A night in the life of a SNAP driver
Samuel Tucker | Senior Writer | Nov. 20, 2019
It was a frigid cold Tuesday night on campus as the temperature plummeted to a devastating 36 degrees. Parked outside the library were two golf carts with the bold letters “SNAP” written across the hood, and right inside sat the drivers for the Student Night Auxiliary Patrol, SNAP for short. Taking shelter from the Southern chill were the two drivers stationed for the night, bundled up in hoodies and blankets working on homework, patiently waiting for a call to action.
SNAP is a popular service here at GC that helps students get home safely at night from different locations around campus. The organization, with the help of the campus police department, has student drivers patrolling across campus in golf carts awaiting the next call for assistance.
Jacob Dallas, a junior creative writing major and student supervisor for SNAP, believes that a good SNAP driver must be accommodating and willing to put their best foot forward when dealing with students in need of rides.
“We look for people with the desire to work plenty of hours, flexibility in schedule, decent GPA and some sort of customer service,” Dallas said.
When asked to describe the job of a SNAP driver, the first assumption one would make is their constant flurry of calls from people coming home from downtown or student housing. While the weekends do see a significant surge in driver activity, the life of a SNAP driver can often feel mundane, yet interesting nonetheless.
Rachel Brown, a junior psychology major, has been driving for SNAP for close to a year. Her experiences have had ups and downs, but after examining her in action it’s obvious the job is not as glamorous as the weekend rushes close to downtown.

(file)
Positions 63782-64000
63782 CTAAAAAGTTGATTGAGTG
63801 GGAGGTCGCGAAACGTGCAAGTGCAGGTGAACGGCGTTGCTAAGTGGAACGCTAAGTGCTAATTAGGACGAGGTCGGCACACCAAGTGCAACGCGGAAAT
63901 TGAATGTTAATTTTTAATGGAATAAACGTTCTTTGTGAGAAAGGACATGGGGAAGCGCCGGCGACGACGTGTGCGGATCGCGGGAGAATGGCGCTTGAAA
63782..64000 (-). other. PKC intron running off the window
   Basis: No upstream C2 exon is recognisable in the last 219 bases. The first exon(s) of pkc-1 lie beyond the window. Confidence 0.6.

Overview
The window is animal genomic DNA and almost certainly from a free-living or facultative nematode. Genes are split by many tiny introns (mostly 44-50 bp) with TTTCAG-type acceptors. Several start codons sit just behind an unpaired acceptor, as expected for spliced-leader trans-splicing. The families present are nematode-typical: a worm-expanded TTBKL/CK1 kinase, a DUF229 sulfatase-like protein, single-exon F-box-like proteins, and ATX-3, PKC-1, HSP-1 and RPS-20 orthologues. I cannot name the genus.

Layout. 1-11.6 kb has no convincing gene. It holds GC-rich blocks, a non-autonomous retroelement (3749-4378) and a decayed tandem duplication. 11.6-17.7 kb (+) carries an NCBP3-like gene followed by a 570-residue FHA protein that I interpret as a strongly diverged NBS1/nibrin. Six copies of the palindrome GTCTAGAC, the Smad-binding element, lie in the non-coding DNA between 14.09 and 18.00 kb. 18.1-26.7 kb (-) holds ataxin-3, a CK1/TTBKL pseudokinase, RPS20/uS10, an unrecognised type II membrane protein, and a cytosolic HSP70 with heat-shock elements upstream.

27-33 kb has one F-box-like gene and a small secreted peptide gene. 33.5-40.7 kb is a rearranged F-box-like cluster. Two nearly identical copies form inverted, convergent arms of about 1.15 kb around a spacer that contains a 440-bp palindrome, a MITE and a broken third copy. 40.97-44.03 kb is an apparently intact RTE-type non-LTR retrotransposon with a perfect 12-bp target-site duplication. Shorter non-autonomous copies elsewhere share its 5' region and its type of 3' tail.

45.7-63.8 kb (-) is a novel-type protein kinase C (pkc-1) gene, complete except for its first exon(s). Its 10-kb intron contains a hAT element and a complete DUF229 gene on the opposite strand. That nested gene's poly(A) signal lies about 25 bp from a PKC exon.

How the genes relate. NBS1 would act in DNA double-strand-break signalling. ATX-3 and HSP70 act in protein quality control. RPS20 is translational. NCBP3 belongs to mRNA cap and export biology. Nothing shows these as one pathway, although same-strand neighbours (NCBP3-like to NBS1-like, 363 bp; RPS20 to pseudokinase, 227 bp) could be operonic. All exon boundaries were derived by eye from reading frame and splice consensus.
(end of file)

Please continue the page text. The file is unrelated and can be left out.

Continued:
“Weekdays are usually very slow,” Brown said. “We get people every once in awhile coming home from the library or going downtown to get dinner. Weekends are very busy. We start at 10 and we basically never stop driving.”
If a student calls the SNAP phone number, a supervisor at the Hull House will put the name and location into the dispatch system and the closest driver can select that request on their SNAP-issued iPad. Once a driver has finished driving the student, they clear the request and wait for the next call.
“If it’s a weeknight and we don’t have any calls we go to the library, and I usually do homework or watch YouTube videos, but on weekends we go to the Old Courthouse and wait for anybody coming home from downtown and they can ask for a ride,” Brown said.
Brown does her best to keep prepared for the colder nights on campus by bundling up in layers, with some SNAP drivers keeping blankets or heaters in their golf carts. Many drivers keep a speaker in their cart at all times so they can listen to music.
“Usually we tolerate it unless they do something that puts their safety at risk or my safety,” Brown said. “If they’re standing up and putting their arms outside the cart I might tell them to get off.”
Thankfully, there aren’t very many SNAP riders who are outright belligerent or intolerable, but because of the large majority of calls coming from intoxicated students, there can be tricky situations to deal with.
Dawson Shores, a junior mathematics major, remembers a time when he had to exit a SNAP because one of the riders could not handle the motion sickness.
“I was riding from my apartment to downtown and we picked up somebody who was so drunk they couldn’t see or walk, so we pulled over to let their friends carry them off so they wouldn’t die,” Shores said. “They were vomiting off the back of the cart it was crazy.”
Even if a majority of the job isn’t spent driving golf carts but rather being on call and waiting in the library, Brown finds the job fulfilling nonetheless and has plenty of interesting quips about the job she can remember fondly.
“[Working for SNAP] has been a good job because I meet a lot of interesting people I wouldn’t have met otherwise and make friends with some of the patrons, so I would say I enjoy it a lot,” Brown said.